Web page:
The Indian commercial vehicle (CV) industry is likely to clock an overall volume growth of 5-6 percent in FY2016-17 over the previous year with the sector expected to witness some pre-buying in the fourth quarter (Q4) of FY2017 ahead of the Bharat Stage (BS)-IV emission norms effective from April 2017.
However, in the medium-term, the sector may see improved growth on account of healthy demand from infrastructure-related segments, improving macroeconomic scenario and favorable regulatory developments such as emission and fuel efficiency norms etc., according to rating agency ICRA.
In addition, the government's proposed vehicle modernisation program coupled with the National Green Tribunal's thrust on phasing out old diesel vehicles could also trigger replacement-led demand.
In May 2016, the road transport and highways ministry had released a concept paper for voluntary vehicle fleet modernisation policy that aims to incentivise people who retire their old vehicles bought before March 2005 or are below BS IV standards. As per government estimates, the plan may take 28 million such vehicles off the road and hence reduce emission.
While the scheme is yet to be implemented and its key elements are still uncertain, it is expected that the government may consider restricting the program only to CVs older than 15 years. ICRA estimates that at least 75,000 units may come up for replacement, adding 8-10 percent to industry growth over the next two years.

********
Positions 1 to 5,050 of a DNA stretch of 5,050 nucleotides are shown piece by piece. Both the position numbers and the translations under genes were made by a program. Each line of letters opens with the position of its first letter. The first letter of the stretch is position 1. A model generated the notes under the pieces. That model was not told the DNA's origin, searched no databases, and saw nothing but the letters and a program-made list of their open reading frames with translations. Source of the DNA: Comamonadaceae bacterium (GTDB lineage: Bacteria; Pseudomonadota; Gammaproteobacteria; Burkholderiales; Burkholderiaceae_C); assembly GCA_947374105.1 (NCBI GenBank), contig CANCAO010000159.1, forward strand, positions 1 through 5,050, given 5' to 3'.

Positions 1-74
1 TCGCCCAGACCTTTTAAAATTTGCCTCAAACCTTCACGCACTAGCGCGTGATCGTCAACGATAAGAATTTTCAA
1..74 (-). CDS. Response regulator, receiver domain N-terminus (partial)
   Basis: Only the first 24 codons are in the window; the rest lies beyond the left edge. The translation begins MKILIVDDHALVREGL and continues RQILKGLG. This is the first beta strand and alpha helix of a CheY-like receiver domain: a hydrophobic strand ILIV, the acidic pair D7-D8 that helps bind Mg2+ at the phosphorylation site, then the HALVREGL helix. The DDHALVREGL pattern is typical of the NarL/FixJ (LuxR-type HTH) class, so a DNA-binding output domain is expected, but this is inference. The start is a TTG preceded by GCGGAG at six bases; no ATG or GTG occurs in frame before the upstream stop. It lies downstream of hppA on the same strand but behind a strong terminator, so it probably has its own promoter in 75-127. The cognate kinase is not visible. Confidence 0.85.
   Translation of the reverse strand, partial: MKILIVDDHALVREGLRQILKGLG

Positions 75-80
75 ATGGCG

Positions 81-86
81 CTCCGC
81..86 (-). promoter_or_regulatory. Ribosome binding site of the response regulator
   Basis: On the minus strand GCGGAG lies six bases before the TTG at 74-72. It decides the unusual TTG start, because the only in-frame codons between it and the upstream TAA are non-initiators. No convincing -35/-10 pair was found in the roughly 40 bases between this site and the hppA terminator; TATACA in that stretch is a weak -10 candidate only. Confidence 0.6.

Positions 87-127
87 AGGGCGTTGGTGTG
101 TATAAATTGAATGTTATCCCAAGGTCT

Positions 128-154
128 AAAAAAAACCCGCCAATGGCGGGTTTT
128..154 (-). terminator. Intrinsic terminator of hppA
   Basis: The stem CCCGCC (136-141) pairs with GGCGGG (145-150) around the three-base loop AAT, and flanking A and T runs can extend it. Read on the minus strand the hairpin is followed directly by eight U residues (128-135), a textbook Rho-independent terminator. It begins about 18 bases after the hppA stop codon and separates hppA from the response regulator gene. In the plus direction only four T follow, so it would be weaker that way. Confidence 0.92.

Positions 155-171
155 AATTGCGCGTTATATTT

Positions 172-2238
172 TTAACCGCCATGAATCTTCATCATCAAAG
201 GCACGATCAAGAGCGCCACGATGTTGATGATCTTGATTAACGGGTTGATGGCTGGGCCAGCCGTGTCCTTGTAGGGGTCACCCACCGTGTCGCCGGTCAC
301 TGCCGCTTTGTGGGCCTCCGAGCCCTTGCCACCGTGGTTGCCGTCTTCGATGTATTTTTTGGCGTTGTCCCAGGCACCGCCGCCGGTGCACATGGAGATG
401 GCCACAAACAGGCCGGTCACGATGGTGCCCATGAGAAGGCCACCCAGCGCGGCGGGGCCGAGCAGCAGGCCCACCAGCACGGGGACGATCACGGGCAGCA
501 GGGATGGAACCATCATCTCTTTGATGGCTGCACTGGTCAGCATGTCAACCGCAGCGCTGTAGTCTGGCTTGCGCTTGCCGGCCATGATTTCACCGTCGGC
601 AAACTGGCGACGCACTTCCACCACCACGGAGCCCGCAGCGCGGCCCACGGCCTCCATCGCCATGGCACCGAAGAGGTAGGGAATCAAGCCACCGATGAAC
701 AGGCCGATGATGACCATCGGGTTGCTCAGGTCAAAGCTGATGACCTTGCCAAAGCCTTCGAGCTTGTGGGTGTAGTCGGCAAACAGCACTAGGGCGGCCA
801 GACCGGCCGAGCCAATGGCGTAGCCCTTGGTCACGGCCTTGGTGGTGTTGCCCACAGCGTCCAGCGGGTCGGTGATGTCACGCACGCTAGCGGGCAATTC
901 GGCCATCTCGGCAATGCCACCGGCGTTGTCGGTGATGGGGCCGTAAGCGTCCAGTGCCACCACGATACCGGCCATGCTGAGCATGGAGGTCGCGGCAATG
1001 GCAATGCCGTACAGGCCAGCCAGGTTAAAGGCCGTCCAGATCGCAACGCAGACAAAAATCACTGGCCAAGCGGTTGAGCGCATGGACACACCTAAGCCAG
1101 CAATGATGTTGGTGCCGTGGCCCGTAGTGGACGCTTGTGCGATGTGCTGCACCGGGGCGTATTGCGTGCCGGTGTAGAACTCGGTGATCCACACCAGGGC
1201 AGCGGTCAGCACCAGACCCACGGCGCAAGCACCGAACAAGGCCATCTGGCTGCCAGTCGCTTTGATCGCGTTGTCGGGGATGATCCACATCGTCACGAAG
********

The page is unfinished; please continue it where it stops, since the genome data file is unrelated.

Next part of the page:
Across segments of the CV industry, medium and heavy commercial vehicle (M&HCV) segment is likely to register a marginal growth of 0-2 percent in FY2017 impacted by demonetisation in November and December last year. That said, some of that will be offset by a little pick-up in the last quarter of FY2017 on account of pre-buying.
The impact of the note ban will also be felt on the LCV (trucks) in the near-term given the high proportion of first-time buyers (FTBs), small fleet operators (SFOs) and dependence on rural markets. The rating agency has revised the growth expectation for the segment to 6-8 percent for FY2017 from 11-12 percent earlier.
Over the medium term, the LCV segment is expected to register a growth of 11-13 percent due to replacement-led demand, revival in consumption-driven sectors owing to better rainfall, the impact of the Seventh Pay Commission, the roll-out of GST and its impact on logistics sector and preference for hub-n-spoke model.
Among the three segments of the CV industry, the bus segment would be the least impacted by demonetisation boosted by sales to institutional clients like state road transport, schools and colleges and travel operators. Overall, ICRA expects the bus segment would clock a growth of 7-9 percent in FY2017 and 10-11 percent over the medium-term.
CV exports from India are likely to grow at a CAGR of 12-15 percent over the medium-term to touch sales of approximately 160,000 units by FY2020, primarily driven by expanding market coverage.